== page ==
Bureau of Prisons Policy Statement 5270.08.

See Special Rapporteur on Torture and Other Cruel, Inhuman or Degrading Treatment or Punishment,
Interim Rep. of the Special Rapporteur on Torture and Other Cruel, Inhuman or Degrading Treatment or
Punishment, U.N. Doc. A/66/268 (Aug. 5, 2011) (by Juan Mendez).


again, we must be clear. The BOP rules explicitly state that a prisoner who cusses twice
in six months can be put in solitary confinement for three months.
These policies are out of step with the states, come with little protection from
arbitrary and capricious application, and by the rest of the world are considered
torturous, even at the low end of the BOP’s scale.

Men with Serious Mental Illnesses Are Housed at ADX Florence, in Violation of
the United States Constitution
Courts have been uniform that the Eighth Amendment to the Constitution forbids
housing people with serious mental illness in supermax conditions.4 The BOP has not
taken notice.
In June 2012, the lawsuit styled Bacote v. Federal Bureau of Prisons5 was filed by
eleven prisoners at ADX in the United States District Court for the District of
Colorado. The lawsuit alleges that the defendants have violated BOP policy and the
United States Constitution by failing to properly diagnose and treat prisoners at ADX
with serious mental illness. It seeks a court order requiring a reformation of the mental
health care system at ADX, among other relief. In December 2012, the original
namesake of the case, Mr. Michael Bacote, asked to withdraw from the case. As a
result, the first-named plaintiff is now Harold Cunningham, and the shorthand case
name is Cunningham v. Federal Bureau of Prisons.
Also filed in the summer of 2012, Vega v. Davis6 is a wrongful death case on behalf
of the family of a man who suffered from untreated mental illness at the ADX until he
took his own life.
Both complaints used BOP’s own records to detail the conditions for men living at
the ADX. Rather than repeat these well-documented complaints, we note that they are
both available at The BOP has chosen to fight both cases

See Ind. Prot. & Advocacy Servs. Comm’n, 2012 WL 6738517, at *19-20; Austin v. Wilkinson, No.
4:01-CV-071, at *27 (N.D. Ohio filed Nov. 21, 2001); Jones ‘El v. Berge, 164 F. Supp. 2d 1096, 1125-26
(W.D. Wis. 2001); Ruiz v. Johnson, 37 F. Supp. 2d 855, 915 (S.D. Tex. 1999) rev’d and remanded by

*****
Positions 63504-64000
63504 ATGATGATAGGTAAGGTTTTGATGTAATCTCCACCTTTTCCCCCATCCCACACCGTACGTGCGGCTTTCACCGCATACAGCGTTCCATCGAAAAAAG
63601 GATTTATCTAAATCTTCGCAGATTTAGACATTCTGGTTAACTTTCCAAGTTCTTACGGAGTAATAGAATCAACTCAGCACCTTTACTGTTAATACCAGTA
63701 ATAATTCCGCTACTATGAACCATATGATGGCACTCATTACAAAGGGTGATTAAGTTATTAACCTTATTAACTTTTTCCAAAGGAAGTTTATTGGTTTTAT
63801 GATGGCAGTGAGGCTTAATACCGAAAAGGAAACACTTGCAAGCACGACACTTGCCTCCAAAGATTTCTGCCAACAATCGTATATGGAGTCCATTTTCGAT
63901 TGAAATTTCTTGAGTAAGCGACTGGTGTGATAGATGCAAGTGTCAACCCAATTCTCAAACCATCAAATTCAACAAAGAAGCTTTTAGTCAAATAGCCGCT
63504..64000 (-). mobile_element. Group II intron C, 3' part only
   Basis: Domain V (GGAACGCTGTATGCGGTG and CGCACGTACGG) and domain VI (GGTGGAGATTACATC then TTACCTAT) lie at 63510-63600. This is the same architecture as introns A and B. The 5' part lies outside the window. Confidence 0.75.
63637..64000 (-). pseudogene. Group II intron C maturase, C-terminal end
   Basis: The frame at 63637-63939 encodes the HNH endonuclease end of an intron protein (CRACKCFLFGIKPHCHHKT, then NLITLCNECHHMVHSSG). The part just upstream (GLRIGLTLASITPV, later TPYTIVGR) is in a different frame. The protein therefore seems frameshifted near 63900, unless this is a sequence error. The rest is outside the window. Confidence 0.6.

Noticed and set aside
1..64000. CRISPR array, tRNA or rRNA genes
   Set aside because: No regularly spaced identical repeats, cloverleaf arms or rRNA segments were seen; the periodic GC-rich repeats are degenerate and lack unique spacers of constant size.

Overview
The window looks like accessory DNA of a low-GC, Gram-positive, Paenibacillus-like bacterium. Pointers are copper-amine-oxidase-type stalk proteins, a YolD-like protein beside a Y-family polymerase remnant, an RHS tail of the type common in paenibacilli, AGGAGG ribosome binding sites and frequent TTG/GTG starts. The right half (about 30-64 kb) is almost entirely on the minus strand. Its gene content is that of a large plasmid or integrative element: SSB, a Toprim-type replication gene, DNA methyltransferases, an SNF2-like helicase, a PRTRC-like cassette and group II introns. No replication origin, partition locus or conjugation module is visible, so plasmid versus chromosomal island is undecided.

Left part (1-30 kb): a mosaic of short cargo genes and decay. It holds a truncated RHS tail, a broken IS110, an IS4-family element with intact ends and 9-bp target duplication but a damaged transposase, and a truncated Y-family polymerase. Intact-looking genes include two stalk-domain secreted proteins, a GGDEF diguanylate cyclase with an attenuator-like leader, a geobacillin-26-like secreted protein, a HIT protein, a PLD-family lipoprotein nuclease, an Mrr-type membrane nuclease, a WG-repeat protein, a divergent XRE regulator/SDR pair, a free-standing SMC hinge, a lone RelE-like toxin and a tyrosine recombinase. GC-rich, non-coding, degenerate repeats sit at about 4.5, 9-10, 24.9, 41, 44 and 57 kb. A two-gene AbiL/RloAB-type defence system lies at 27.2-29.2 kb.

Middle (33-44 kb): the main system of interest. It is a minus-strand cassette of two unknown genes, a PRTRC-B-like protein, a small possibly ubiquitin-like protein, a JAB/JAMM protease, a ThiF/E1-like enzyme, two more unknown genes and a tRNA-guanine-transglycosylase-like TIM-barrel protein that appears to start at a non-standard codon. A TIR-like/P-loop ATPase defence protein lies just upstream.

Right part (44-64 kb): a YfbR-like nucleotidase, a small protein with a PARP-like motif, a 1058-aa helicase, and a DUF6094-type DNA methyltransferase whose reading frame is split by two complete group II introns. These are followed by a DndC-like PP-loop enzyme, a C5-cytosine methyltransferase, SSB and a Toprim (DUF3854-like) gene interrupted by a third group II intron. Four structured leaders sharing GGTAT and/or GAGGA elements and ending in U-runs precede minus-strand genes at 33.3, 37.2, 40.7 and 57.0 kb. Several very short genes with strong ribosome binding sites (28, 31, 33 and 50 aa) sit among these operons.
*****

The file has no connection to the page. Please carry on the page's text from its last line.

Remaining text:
Ruiz v. United States, 243 F.3d 941 (5th Cir. 2001); Madrid v. Gomez, 889 F. Supp. 1146, 1265 (N.D.
Cal. 1995).

Civil Action 1:12-cv-01570 (D. Colo.).


Civil Action 1:12-cv-0114 (D. Colo.)


tooth and nail. The defendants in both cases filed motions to dismiss them. U.S.
District Judge Richard Matsch ruled both cases would go forward, although the BOP
has taken an interlocutory appeal of the Vega case.7 These cases have attracted
enormous media attention in outlets like the Atlantic, the Wall Street Journal, Mother
Jones, and even the International Business Times. Media pieces are also collected on
the website.
In most situations, litigants are especially cognizant of their behavior during the
pendency of lawsuits, not wishing to appear before courts in a bad light. But even with
BOP under the spotlight, plaintiffs were forced to file an emergency motion for a
preliminary injunction on September 30, 2013 to save the life of Jonathan Francisco.
At the time of filing, Mr. Francisco had spent nearly five years displaying a
persistent pattern of bizarre and worrisome signs and symptoms suggesting that he
suffered from a severe and worsening mental illness. Sworn declarations tell that he
was almost entirely mute, speaking very little, if any, to anyone. BOP’s own records
show that he was unresponsive to human social stimuli since 2009, well before his
September 2011 transfer to ADX. He spent most of his time standing with his face very
near a wall, staring blankly. He also obsessively hoarded and handled his own feces,
placing it on food trays, rolling it into balls, making sculptures out of it, and smearing
it on his walls and sometimes on his body or in his hair. He repeatedly defecated in
common-use shower facilities, and on at least one occasion was seen eating his feces.
He often had little if any personal property in his cell, frequently sleeping without even
a mattress. Despite all of this, BOP own records reflected that he was receiving no
meaningful ongoing mental health treatment; instead, he was essentially ignored.
Occasionally officers forced him into a shower stall or piled sandbags outside his door
in a futile effort to contain the overwhelming smell of feces emanating from his cell.
Within days of the motion being filed, the BOP did agree to transfer Mr. Francisco
to a medical facility. He remains there, under intense medical and psychological
The motion that saved Mr. Francisco’s life also detailed the stories of two other
men whose mental health needs were ignored by the ADX: Mr. Richie Hill and Mr.
Robert Knott.


Oral arguments are scheduled before the Tenth Circuit on March 20, 2014.


The BOP allowed Mr. Hill to remain actively psychotic and develop severe
malnutrition and systemic staph infections. He was on the verge of death when the
BOP finally evacuated him on an emergency basis to a medical facility in November
2012, where he remains today. While at ADX, he ate rocks, styrofoam, radio parts, and